Know the five elements of 5s
Five elements constitute 5S, and you should do all of them in sequence for optimal success. They are Sort, Set in Order, Shine, Standardize and Sustain. Here is what they entail:
Sort: Here, you sort out the essential from the nonessential.
Set in Order: Everything has a place, and everything is in its place.
Shine: A little more abstract than the other steps, Shine is much more than housecleaning. Examples include painting dull milestone objects or equipment to make them shine.
Standardize: The first 3S’s need to be standardized. Roles and responsibilities need to be defined, documentation and processes for the organization need to be standardized, including those for 5S.
Sustain: The most challenging part of 5S, this step is designed to ensure you hold onto gains made in the first 4S’s.
Conduct 5s audits
To keep people motivated and continuously improving during the process, you must conduct audits. Also, it should be more than one person because a new set of eyes keeps things fresh. Moreover, sustainment is the most challenging part of the program, but you can tame it through periodic 5S audits. So, how do you conduct a 5S audit?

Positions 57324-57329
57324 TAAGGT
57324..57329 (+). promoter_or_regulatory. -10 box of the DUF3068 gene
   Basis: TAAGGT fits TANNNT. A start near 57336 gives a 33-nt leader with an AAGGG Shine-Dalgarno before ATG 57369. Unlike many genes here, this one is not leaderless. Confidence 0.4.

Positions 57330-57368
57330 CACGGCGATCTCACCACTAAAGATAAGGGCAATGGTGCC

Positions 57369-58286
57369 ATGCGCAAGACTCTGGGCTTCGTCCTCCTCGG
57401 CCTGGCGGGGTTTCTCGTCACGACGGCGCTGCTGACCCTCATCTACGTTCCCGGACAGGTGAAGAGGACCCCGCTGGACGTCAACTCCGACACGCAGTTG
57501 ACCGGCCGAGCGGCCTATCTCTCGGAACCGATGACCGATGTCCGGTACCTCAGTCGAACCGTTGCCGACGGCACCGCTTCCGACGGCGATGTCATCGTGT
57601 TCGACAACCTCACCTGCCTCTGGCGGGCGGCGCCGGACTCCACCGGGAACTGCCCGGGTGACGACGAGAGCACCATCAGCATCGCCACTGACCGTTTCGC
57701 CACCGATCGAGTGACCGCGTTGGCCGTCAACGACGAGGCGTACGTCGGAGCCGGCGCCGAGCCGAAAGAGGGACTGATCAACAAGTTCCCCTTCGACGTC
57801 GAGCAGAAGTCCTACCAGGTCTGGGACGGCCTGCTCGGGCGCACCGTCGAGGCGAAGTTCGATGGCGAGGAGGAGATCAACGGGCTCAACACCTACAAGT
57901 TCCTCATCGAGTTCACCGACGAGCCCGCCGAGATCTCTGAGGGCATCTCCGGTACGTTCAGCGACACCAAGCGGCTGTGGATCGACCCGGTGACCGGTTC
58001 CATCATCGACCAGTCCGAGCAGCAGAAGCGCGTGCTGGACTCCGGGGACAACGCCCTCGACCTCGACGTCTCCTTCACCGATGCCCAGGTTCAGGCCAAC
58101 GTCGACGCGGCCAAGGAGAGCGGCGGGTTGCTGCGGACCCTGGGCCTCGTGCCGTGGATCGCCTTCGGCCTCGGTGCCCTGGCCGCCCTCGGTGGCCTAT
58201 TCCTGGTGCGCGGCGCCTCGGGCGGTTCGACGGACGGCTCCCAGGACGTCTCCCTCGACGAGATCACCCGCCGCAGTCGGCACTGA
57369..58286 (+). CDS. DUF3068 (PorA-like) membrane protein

To conduct a 5S audit, you start by making a simple Excel spreadsheet with five parts the company needs to work on based on each of the five categories of 5S. The five categories are then broken down into five sections, with one out of five scores on each line. All lines have a maximum score of five, and each category is tallied up and shown on the right.
Develop and use 5S KPIs
Here is an example of what criteria you would audit for Set in Order, the second 5S. As you can see, the two areas that got dinged need a little work. That result is fine for now, and part of the continuous improvement effort that is the backbone of lean.
Source: Image courtesy of Holly Chavez
You can feed results from the 5S audit form to data fields in an Excel 5S radar chart. You can then post the results of it and the audit form in the area that you audited. A 5S radar chart can be a robust KPI since 5S audit scores are visual and noticeable at a glance. 5S audits will then lead to root cause analysis troubleshooting and strategies to help alleviate any issues and their reoccurrence. Once problems are proven to be under control after monitoring, you can change parts of the 5S’s to focus on any new housekeeping issues.
Source: Image courtesy of Holly Chavez
We’ve outlined an easy way to implement a successful 5S program, but it won’t happen overnight. Besides devoting a significant amount of time to it, the program doesn’t require much of an investment. The concept is easy to understand, but it requires discipline. Once you have success, the tangible benefits and returns are more than worth it.
Read more: business.com